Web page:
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  gallery 5
bikes, parts, weird stuff

1, 2, 3, 4, 5


My 1954 R68 parked next to an old panel car at the vintage train museum. These really are sweet riding motorcycles. The ISDT exhaust system produces quite a bark compared to the stock salami mufflers.

Yet another spectacular, low mile, original R68 that surfaced in 2008. This one owner bike spent it's entire life in the northeast United States.

Another view of the same R68 above. Stunning!

Here's something most people have never seen before. A factory placed safety/security wire placed around the speedometer cable. The BMW roundel stamp verifies that the speedo cable has never been removed and that the mileage is true. This verification method was used up to at least 1957, and in this case is on the R68 in the two previous photos.

Since we're on the subject of R68's, here's another shot of my bike taken on a recent ride.

Most enthusiasts have seen the common Denfeld pillion, or breadloaf pillion saddle, which mounts directly to the rear fender. This very rare rack mount version was designed to fasten to the rear parcel rack via four mounting brackets.

Here are the mounting brackets used for attaching the saddle to the parcel rack. This streamlined version is visually more appealing than the more bulky fender mount pillion.

Here's a pair of original air filters from a 1936 R17. The owner used these as patterns to manufacture a short run of stunning replicas.

The result is a perfect reproduction of the originals which were nickel plated.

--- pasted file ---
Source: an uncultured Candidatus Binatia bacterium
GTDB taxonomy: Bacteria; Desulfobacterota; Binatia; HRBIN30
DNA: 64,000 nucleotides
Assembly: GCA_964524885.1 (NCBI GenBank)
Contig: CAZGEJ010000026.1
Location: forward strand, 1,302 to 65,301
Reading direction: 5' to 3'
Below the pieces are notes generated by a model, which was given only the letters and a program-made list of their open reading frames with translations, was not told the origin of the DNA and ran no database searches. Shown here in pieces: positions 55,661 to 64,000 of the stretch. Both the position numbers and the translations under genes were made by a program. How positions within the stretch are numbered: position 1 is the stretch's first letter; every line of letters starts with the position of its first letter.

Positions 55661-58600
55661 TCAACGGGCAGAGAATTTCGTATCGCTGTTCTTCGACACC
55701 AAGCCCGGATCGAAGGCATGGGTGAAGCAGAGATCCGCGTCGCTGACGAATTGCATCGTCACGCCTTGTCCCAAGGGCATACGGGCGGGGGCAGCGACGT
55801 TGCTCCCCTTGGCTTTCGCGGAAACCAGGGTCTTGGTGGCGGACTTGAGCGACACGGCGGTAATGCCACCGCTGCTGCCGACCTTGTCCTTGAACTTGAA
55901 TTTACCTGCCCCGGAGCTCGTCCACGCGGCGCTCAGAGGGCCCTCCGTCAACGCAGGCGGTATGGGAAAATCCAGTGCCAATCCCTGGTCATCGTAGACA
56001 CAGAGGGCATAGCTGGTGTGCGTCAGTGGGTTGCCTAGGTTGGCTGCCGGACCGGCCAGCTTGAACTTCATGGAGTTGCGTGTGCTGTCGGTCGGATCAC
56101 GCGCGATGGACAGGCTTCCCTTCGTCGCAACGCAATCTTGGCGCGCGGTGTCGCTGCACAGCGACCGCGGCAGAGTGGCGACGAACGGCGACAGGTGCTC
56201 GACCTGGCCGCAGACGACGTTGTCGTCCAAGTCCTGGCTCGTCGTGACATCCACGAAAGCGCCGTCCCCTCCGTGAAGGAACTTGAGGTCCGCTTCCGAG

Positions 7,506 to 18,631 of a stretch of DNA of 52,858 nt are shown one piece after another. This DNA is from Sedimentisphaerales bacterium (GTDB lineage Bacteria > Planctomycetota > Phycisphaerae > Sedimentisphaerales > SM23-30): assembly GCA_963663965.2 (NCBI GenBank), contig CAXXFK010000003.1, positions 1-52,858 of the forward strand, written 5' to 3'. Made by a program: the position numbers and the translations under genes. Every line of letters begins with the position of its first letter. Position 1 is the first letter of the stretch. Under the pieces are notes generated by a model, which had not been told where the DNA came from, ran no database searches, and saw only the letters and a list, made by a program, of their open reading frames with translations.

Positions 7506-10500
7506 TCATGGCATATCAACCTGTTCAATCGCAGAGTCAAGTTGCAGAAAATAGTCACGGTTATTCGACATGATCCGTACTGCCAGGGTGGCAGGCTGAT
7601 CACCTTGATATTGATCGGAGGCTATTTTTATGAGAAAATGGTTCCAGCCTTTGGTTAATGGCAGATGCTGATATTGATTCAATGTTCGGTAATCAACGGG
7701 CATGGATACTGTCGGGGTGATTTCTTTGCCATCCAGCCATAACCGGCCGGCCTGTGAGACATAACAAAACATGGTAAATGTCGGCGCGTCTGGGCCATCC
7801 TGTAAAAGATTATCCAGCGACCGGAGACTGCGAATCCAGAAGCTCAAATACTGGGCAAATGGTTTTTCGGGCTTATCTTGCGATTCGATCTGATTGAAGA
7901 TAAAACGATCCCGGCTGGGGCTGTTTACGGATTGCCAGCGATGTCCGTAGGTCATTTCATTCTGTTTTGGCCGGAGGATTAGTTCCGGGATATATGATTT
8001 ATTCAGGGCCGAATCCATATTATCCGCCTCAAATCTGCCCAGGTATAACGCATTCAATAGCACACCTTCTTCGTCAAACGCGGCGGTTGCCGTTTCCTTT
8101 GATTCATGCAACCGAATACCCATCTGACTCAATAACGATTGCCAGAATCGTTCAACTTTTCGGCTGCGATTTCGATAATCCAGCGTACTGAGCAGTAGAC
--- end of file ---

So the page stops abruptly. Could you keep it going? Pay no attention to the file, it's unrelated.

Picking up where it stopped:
Here's an incredible 100% original 1928 R42 which resides here in the states. This time capsule was purchased from its original owner back in 1984 and is in excellent working condition. The factory paint is original as are the balloon tires, spark plugs, cables and mufflers.

How's this for patina? A close up of the R42 fuel tank reveals the correct pin striping widths and spacing which adorned the tanks and fenders of the 20's tubular frame models.

I purchased this factory R60/TR500 rig from the original owner several years ago. This was one of the more enjoyable machines I've owned. Unfortunately, I had to part ways with this beauty which was taking up the entire garage.

Here’s a photo of a recently acquired Steib master cylinder for the sidecar hydraulic brake. These were used on the BMW "Spezial" which was essentially a Steib TR500 built for BMW.

Now for something different from Germany. Here's a beautifully restored Zundapp KS601 with even more obscure Hoske variation fuel tank.